3) Discuss with the students some techniques a) if clay starts to dry out or cracks, dip fingers in water and smooth out the cracks b) they can use a pencil or straw to make designs in the clay.
4) Give the students one chunk of clay and have them start project. Form round balls and have students poke a short piece of straw through the clay, leave it there and remove it when the clay has dried.
5) Students use sponges and paper towels to clean up the area.
6) Ask the students if they know what makes the clay stick together.
7) Allow two days for the clay to dry. When dry have students paint the beads and dry them overnight. If you want paint the beads with a clear acrylic. The students then string beads on yarn to make necklace.
8) Ask the students what are some other uses for clay (making bowls, pottery, sculptures, artists)

Activity 4- Rocks in use
Materials- Each student needs 1 notebook or clipboard with paper, and 1 pencil.
1) Ask the students to tell you about the different sizes of rocks they have learned about (pebbles, gravel, sand, silt, and clay) and write these categories on the board.
2) Tell the students the class will be going outside to look for the materials.
3) Divide the class into groups and have them write and observe the sizes of rocks that they see.
4) Ask students why they think certain materials are used for certain purposes.
5) Back in the classroom, ask the students where they found each of the materials. Make a chart where the materials are found.
6) Ask the students how else the materials could be used and where else you might be able to find them.

Activity 5-Making bricks
Materials- For each student- 1 aluminum mini-loaf pan, clay soil, about _ liter, 1 handful dried grass, straw, or weed clippings, 1 half sheet of scrap paper, 1 pencil. For class 2 basins, 2 plastic cups, 2 metal spoons, 1 brick, 1 plastic grocery bag or bucket, 1 garden trowel or shovel, petroleum jelly (optional), 1 pitcher or 2 liter soda bottle, water
1) Ask the students if they know of a use of clay soil (make bricks). Show students a manufactured brick if available and tell them they are going to make their own brick.
2) Show the students the clay and allow them to rub it with wet hands. Tell them the soil has a lot of clay in it and ask them why it needs to have lots of clay. This is because bricks need to be hard when it is dry.
3) Students need to put two cups of soil in tub and add water while they are mixing mixture with their hands breaking up lumps and taking out the rocks.
4) Ask the students what do they think they can add to their mixture to make it hold together more. When it is sticky and too thick to pour the students add a handful of grass.
5) To mold the bricks students should fill the pans two- thirds full and press the mud into the pan making sure it is smooth and uniform.
6) Place bricks to a drying location for a day
7) Students clean up basins and wash hands. Place any extra soil mixture in garden area.
8) The next day test one brick and if you think they are dry enough to take out of mold allow students to do so.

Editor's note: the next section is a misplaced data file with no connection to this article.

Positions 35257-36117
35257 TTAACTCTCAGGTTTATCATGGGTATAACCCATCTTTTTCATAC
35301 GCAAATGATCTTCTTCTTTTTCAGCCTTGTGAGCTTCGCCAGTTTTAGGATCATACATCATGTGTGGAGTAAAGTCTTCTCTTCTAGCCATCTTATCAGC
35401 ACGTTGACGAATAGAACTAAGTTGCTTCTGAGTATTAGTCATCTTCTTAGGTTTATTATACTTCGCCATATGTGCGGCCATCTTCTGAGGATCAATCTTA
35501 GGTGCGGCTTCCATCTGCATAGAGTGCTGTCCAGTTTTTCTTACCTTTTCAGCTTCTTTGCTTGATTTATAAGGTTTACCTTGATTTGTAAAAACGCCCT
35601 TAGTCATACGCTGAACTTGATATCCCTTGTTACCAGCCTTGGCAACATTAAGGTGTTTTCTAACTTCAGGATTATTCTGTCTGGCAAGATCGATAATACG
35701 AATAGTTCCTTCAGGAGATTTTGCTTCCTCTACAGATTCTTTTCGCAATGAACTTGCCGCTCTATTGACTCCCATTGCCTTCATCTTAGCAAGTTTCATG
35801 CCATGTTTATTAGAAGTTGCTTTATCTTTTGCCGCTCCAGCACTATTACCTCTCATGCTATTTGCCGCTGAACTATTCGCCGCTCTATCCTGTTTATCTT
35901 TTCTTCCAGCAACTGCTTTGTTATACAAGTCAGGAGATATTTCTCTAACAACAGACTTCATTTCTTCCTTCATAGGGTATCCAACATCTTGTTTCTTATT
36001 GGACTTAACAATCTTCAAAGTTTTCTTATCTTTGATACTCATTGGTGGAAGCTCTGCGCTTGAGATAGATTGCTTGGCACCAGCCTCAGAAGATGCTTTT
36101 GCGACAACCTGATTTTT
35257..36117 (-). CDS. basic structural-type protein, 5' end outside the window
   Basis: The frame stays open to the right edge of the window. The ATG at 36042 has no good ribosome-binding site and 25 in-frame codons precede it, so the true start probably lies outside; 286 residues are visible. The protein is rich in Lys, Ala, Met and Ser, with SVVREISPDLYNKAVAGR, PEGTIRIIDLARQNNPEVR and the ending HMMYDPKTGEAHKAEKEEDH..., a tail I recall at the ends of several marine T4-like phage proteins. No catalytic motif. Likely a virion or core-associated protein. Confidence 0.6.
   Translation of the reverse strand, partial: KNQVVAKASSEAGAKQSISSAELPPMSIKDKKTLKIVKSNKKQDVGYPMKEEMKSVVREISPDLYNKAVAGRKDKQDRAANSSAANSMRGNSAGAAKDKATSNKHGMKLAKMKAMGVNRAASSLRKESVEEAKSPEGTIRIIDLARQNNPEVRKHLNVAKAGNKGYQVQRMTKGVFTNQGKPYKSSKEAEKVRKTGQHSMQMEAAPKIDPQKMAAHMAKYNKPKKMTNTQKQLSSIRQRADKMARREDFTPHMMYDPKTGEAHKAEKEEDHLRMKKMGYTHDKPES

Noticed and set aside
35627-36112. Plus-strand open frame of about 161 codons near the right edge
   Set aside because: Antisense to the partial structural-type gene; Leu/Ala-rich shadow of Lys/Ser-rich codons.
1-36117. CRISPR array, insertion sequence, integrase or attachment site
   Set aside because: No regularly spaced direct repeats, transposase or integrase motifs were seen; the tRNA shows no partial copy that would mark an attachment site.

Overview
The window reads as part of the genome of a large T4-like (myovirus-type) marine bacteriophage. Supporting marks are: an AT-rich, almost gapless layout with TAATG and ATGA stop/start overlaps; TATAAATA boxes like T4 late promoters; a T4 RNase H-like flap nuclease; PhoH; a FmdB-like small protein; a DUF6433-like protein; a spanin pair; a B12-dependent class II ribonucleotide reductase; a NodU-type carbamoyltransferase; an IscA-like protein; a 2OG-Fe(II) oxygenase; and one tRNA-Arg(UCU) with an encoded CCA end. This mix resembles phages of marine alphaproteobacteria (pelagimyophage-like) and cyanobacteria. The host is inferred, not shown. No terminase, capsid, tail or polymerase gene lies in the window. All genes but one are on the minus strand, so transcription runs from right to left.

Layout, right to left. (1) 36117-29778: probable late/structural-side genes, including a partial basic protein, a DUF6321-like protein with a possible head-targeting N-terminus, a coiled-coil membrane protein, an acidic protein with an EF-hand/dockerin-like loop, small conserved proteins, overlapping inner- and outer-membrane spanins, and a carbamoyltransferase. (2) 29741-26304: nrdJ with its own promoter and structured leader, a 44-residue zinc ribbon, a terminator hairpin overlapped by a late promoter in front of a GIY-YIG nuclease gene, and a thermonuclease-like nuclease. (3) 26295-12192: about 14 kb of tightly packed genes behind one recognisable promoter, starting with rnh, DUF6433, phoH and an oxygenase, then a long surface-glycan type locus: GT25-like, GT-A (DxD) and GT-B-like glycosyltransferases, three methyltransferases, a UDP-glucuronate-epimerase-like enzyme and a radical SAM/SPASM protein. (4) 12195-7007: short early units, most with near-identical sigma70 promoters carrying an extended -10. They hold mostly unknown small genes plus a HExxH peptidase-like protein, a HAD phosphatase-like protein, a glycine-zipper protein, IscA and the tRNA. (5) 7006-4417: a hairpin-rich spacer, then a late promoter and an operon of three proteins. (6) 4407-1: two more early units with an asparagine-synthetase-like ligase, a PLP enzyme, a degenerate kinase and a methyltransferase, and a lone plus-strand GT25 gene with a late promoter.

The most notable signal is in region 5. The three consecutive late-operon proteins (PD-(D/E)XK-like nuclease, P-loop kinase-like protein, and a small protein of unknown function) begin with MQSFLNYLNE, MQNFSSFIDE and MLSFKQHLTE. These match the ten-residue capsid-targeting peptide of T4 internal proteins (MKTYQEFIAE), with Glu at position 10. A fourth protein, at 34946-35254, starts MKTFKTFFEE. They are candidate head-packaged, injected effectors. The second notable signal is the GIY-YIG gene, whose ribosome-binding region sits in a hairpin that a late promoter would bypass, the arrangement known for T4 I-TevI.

9) Ask the students how long they think the bricks will need to dry before they are usable. (Allow bricks to dry for a week)
10) Ask the students to give examples of how bricks are used in their community.
11) Have students write their names on flat side and build their own wall or other construction.
12) Ask the students what is the difference between adobe bricks and fired bricks.
13) Explain to them the differences if they don’t know.

Activity 6- making sand paintings
Materials- basin, sand, black construction paper, glue
1) Ask the students if they have ever seen a sand painting.
2) Discuss with the students about southwest Indians using sand paintings (background information)
3) Fill basin with sand
4) Students draw a picture on construction paper and cover the parts they want sand on with glue.
5) Turn paper over in the sand and shake off excess sand.
6) Students may add gravel or pebbles.
7) Have the students display and explain their sand paintings with the whole class.

Activity 7- Quarry in a jar
Materials- sand, gravel, pebbles, jar with lid, pencil, and paper
1) Ask the students if they know what a quarry is.
2) Before leaving for field trip write a class KWL chart to find out what they want to learn about at the quarry.
3) Go to a quarry on a field trip learn how rocks are made, dug up, sorted, and the uses of the different rocks that are dug up. Also have students look at the layers of rock that have been dug up.
4) In the classroom ask students to explain what the rocks looked like and if they remember how they were dug up and separated (different colors, texture and wetness).
5) Have them draw and label the rocks in layers that they saw at the quarry.
6) Students place layers of rocks in jars the way that they were in the quarry before they were separated.
7) After students make layers place lid on jars. Have them label the types of rocks.
8) Ask the students what kinds of rocks they put in their jars and what those rocks might be used for.
9) Ask students if they know of any other kinds of quarries there are for different types of rocks? (Granite for monuments and buildings, diamonds for jewelry, lava and other landscaping rocks).

Dr. Robert Sweetland's notes